The Saints of October – Part Two By Nick Manzolillo
The October darkness is regulated to the sun setting a little earlier each evening. Ernest, clearly inspired by the brief yet dramatic intrusion of the Halloween kingdom, prances around Jack’s house and garden with an extra dash of hop to his step. Jack never realized how dull the man’s afterlife must be. Juliette keeps her thoughts to herself but there’s no hiding her delight when Jack feeds her bits of the chicken and fish he grills on the back porch, this month being the last true hurrah for outdoor cooking in this region.
The third week brings with it a steady breeze laced with the memory of summer’s dying breaths. Reports of vandalism throughout the county are low, save for a graveyard being trashed and a few coffins dug up. Despite being thirty miles away, Jack felt uneasy upon reading about that in the newspaper, until he saw that graffiti tagging was present and young, living kids from the local high school were suspect.
The pumpkin gallery along Jack’s walkway joins that of his porch. Sailboats besieged by storm clouds look real enough that the hairs on the back of your neck tingle with a touch of growing electricity. Construction trucks, cranes and mythic backhoes rust at an abandoned storage facility. Alice from Wonderland floats in a mess of flowers; some of which appear to have human features. Fauns and Satyrs dance in fields and pods of dolphin leap from the sea. Slices of life insignificant as a concept come to life between their orange shells and the glow of flame. The subject is irrelevant but through the pumpkins, each carving is a proclamation that impossible formats are the first to yield. Jack’s been visited by a handful of scholarly art critics and admirers in the past, and he’s nodded his head to every poufy deduction they’ve made, allowing them to snap a picture or two for their blogs.
Fact of the matter is, Jack’s sending pretty pictures to people, the remnants of people, that see nothing but grey, black husks and pale flickers of light that suck away their memories of life piece by piece until the only thing they have left are the pretty pictures he carves them. Jack sits on his porch alone, smoking a pipe Ernest freshly packed. The scarecrow and cat are in the backyard, growing with the weeds and grass; Jack knows he should join them soon, for their company is fleeting. But living alone as he has, for as long as he has, he needs his quiet moments even now, where he must be careful to act independently at the risk of living three whole seasons filled with regret.
He walks his pumpkin pathway, swinging his head back and forth, his smoke billowing into the air. The streetlights are beating back the scavengers of the sunlight as it disappears over the distant hills. The wind brushes the smoke away from Jack’s lips, and the leaves crinkle around him. The series of street lights before his house flicker and shut off. The crinkling of the leaves becomes that of footsteps, and Jack only has a moment to become suspicious of the organized leaf pile stacked behind his pumpkins. How did that get there? The leaves surge forwards and something has Jack by the ankles.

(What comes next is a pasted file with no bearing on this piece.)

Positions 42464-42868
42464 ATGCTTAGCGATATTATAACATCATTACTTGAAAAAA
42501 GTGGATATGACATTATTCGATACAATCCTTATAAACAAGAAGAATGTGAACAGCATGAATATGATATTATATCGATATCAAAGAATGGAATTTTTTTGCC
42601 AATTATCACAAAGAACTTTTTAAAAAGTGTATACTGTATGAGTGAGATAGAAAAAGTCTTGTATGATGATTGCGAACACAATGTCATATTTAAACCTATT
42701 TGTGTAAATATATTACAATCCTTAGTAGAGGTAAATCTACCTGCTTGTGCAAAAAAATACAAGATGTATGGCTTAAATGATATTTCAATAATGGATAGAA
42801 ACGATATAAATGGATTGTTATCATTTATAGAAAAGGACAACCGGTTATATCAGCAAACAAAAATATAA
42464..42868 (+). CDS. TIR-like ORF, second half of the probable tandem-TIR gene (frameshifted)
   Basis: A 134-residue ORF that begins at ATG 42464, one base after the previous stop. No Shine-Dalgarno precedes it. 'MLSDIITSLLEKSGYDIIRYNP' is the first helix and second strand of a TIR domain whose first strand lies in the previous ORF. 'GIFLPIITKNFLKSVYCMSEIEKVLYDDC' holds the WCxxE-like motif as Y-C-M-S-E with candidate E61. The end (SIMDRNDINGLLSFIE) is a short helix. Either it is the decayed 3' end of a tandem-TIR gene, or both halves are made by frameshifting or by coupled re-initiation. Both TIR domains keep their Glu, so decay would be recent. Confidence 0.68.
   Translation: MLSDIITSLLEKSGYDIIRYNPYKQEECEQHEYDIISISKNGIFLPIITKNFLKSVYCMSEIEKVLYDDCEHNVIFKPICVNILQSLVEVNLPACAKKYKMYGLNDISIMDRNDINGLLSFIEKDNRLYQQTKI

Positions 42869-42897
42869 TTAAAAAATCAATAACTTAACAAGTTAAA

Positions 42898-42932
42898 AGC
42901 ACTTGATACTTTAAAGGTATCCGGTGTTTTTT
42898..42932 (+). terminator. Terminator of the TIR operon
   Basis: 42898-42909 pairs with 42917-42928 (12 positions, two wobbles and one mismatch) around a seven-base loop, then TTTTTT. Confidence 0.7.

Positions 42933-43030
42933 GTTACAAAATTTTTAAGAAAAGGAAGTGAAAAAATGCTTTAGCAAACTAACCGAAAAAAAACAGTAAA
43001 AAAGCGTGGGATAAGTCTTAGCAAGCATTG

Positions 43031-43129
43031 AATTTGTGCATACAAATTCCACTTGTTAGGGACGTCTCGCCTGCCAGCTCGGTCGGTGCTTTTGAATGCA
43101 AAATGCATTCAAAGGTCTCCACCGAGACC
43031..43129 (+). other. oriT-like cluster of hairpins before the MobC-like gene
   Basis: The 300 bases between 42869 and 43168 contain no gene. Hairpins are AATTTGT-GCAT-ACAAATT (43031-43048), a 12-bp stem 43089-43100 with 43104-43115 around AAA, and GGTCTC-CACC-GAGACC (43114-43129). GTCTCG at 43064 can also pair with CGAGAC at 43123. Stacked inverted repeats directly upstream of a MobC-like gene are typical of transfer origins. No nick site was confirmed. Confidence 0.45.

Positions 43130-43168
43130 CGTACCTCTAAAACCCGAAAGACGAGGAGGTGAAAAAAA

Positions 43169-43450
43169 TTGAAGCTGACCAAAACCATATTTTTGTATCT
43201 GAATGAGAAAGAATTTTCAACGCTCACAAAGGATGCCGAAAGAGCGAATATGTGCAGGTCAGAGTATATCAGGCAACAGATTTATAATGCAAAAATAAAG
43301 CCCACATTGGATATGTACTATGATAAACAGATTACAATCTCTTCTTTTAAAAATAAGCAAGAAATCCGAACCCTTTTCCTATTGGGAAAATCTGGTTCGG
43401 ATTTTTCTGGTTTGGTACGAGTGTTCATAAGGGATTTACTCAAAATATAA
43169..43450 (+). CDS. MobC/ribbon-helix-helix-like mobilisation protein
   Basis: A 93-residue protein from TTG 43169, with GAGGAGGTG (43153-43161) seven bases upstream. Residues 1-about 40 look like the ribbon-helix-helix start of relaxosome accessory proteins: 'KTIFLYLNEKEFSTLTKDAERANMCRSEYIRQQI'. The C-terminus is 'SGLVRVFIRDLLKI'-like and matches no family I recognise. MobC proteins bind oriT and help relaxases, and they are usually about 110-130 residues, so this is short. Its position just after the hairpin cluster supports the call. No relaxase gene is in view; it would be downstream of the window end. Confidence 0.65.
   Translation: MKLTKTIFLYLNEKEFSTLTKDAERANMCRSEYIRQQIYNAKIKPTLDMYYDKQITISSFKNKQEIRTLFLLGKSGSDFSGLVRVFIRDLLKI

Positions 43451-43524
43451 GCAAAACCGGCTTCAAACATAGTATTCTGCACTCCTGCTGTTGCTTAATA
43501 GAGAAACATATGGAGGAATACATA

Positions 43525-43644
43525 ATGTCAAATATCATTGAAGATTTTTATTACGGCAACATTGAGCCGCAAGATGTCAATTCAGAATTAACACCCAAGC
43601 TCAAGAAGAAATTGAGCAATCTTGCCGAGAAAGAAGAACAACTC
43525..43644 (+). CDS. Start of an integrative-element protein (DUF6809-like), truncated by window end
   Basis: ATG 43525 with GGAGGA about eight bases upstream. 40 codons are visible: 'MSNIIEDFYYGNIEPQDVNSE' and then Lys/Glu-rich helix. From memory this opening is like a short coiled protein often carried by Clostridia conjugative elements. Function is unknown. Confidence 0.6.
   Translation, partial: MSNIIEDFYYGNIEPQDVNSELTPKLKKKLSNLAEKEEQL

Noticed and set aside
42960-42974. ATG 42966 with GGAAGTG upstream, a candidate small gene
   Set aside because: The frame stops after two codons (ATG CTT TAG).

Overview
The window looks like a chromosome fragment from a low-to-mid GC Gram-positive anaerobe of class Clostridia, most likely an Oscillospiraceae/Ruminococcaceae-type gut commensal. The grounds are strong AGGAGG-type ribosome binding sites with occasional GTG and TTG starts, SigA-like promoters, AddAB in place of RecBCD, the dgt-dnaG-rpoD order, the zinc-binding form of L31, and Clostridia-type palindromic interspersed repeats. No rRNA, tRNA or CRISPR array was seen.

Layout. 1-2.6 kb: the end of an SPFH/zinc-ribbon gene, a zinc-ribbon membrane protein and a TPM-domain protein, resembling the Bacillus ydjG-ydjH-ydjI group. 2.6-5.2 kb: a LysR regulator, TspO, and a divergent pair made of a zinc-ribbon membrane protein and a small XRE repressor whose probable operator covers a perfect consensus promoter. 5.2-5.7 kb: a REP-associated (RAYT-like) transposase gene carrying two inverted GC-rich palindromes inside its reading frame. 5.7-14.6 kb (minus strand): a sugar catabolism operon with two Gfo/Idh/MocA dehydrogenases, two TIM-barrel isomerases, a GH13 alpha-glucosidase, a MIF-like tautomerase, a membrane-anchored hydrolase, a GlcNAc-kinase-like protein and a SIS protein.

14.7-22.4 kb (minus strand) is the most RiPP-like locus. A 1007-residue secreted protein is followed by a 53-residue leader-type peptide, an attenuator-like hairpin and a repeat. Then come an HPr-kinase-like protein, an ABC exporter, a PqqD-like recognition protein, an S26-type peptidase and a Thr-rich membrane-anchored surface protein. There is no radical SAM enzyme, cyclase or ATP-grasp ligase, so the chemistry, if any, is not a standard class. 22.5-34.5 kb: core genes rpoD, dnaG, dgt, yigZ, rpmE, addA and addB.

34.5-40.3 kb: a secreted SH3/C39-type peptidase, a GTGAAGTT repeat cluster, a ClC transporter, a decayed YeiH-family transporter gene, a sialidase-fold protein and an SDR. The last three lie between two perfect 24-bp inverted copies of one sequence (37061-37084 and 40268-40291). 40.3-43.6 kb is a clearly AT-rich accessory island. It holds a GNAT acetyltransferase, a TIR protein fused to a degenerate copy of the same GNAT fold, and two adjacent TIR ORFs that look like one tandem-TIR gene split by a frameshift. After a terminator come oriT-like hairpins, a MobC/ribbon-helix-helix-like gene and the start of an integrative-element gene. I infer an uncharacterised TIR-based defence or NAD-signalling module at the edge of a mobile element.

His pumpkins are smashed aside and he can feel several of them break beneath his weight as he’s dragged onto the grass, beneath the barren frame of a maple tree. The leaves are crimson, and beneath them is something thin and wiry with arms layered in thin spikes that dig into Jack’s leg and his chest, as a slow burn from needle pricks spreads through his bloodstream. The leaves are swirling around him and another leaf pile, like a navy seal in a ghillie suit, is moving along the opposite side of the pumpkins. The leaves, Jack’s never stopped to think of what lurks beneath them. Something’s seeping into his brain, reaching for his thoughts. Leaves pour down his mouth and his thrashing arms only clench and crumple bits of nothing as the thing that hides in plain sight throughout the October days and nights constricts itself around his chest.
“He knows now,” a voice says and Jack is left wheezing, moaning in the midst of a leaf pile that children would salivate over the idea of jumping into. Standing over him is the pale man that visited him last year. His red and blue sweater is old and torn in places, as are his loose, brown pants, and he may as well be wearing a scarecrow’s rags. He’s not trying very hard to look, and act, like a person. His eyes are too wide, and his teeth, when he speaks, are almost slanted sideways, cohesively, as if they’re perfectly crooked. “Do you know now?” he asks as his hands form fists and Jack realizes he has no fingernails, only stubs of white meat.
Jack’s chest aches and he feels as though those summer hornets have returned to jab him a few times out of spite. “I thought you’d like it…” Jack says of the pumpkin, sitting up, kicking away the leaves around him. His gaze falls on the porch, and the soothing pumpkins that dwell there. He spies Juliette’s tail, unfurling in the air as she sneaks around the back row of carvings. She’ll keep him safe, now. Those pumpkins of protection, there goes the consequences of learning more about the Halloween kingdom. Pumpkins are protection, sure, just not from them.
“Like it? We loved it, but you took it back.” The emissary folds his freakish hands behind his back. “It was to stay in our house until the night we are waiting for. What enters our halls belongs to us. You’ve made a mistake, attempting to trick us. What are you planning, little pumpkin carver? What spells have you been attempting to learn in the midst of the solstices?”